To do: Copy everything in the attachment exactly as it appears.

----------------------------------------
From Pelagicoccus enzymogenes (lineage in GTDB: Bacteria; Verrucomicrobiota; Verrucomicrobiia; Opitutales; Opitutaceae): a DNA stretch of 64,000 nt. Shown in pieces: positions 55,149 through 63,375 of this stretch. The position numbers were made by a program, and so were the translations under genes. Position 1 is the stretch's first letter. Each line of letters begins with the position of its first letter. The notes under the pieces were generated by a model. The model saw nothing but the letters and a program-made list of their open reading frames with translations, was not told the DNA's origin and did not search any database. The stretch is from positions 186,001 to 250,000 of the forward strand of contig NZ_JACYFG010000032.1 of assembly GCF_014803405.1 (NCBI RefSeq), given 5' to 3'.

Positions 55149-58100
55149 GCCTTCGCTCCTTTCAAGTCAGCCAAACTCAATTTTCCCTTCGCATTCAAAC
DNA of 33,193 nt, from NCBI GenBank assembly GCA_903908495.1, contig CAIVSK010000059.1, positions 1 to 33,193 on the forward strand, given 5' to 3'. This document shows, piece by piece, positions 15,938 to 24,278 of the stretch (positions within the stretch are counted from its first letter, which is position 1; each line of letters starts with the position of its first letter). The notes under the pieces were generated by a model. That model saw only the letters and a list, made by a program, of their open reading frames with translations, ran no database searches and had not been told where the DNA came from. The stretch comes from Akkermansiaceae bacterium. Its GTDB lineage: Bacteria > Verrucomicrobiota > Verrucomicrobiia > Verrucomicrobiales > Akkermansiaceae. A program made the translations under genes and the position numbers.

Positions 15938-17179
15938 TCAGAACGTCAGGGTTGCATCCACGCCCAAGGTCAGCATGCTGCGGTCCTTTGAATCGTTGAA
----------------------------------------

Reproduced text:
From Pelagicoccus enzymogenes (lineage in GTDB: Bacteria; Verrucomicrobiota; Verrucomicrobiia; Opitutales; Opitutaceae): a DNA stretch of 64,000 nt. Shown in pieces: positions 55,149 through 63,375 of this stretch. The position numbers were made by a program, and so were the translations under genes. Position 1 is the stretch's first letter. Each line of letters begins with the position of its first letter. The notes under the pieces were generated by a model. The model saw nothing but the letters and a program-made list of their open reading frames with translations, was not told the DNA's origin and did not search any database. The stretch is from positions 186,001 to 250,000 of the forward strand of contig NZ_JACYFG010000032.1 of assembly GCF_014803405.1 (NCBI RefSeq), given 5' to 3'.

Positions 55149-58100
55149 GCCTTCGCTCCTTTCAAGTCAGCCAAACTCAATTTTCCCTTCGCATTCAAAC
DNA of 33,193 nt, from NCBI GenBank assembly GCA_903908495.1, contig CAIVSK010000059.1, positions 1 to 33,193 on the forward strand, given 5' to 3'. This document shows, piece by piece, positions 15,938 to 24,278 of the stretch (positions within the stretch are counted from its first letter, which is position 1; each line of letters starts with the position of its first letter). The notes under the pieces were generated by a model. That model saw only the letters and a list, made by a program, of their open reading frames with translations, ran no database searches and had not been told where the DNA came from. The stretch comes from Akkermansiaceae bacterium. Its GTDB lineage: Bacteria > Verrucomicrobiota > Verrucomicrobiia > Verrucomicrobiales > Akkermansiaceae. A program made the translations under genes and the position numbers.

Positions 15938-17179
15938 TCAGAACGTCAGGGTTGCATCCACGCCCAAGGTCAGCATGCTGCGGTCCTTTGAATCGTTGAA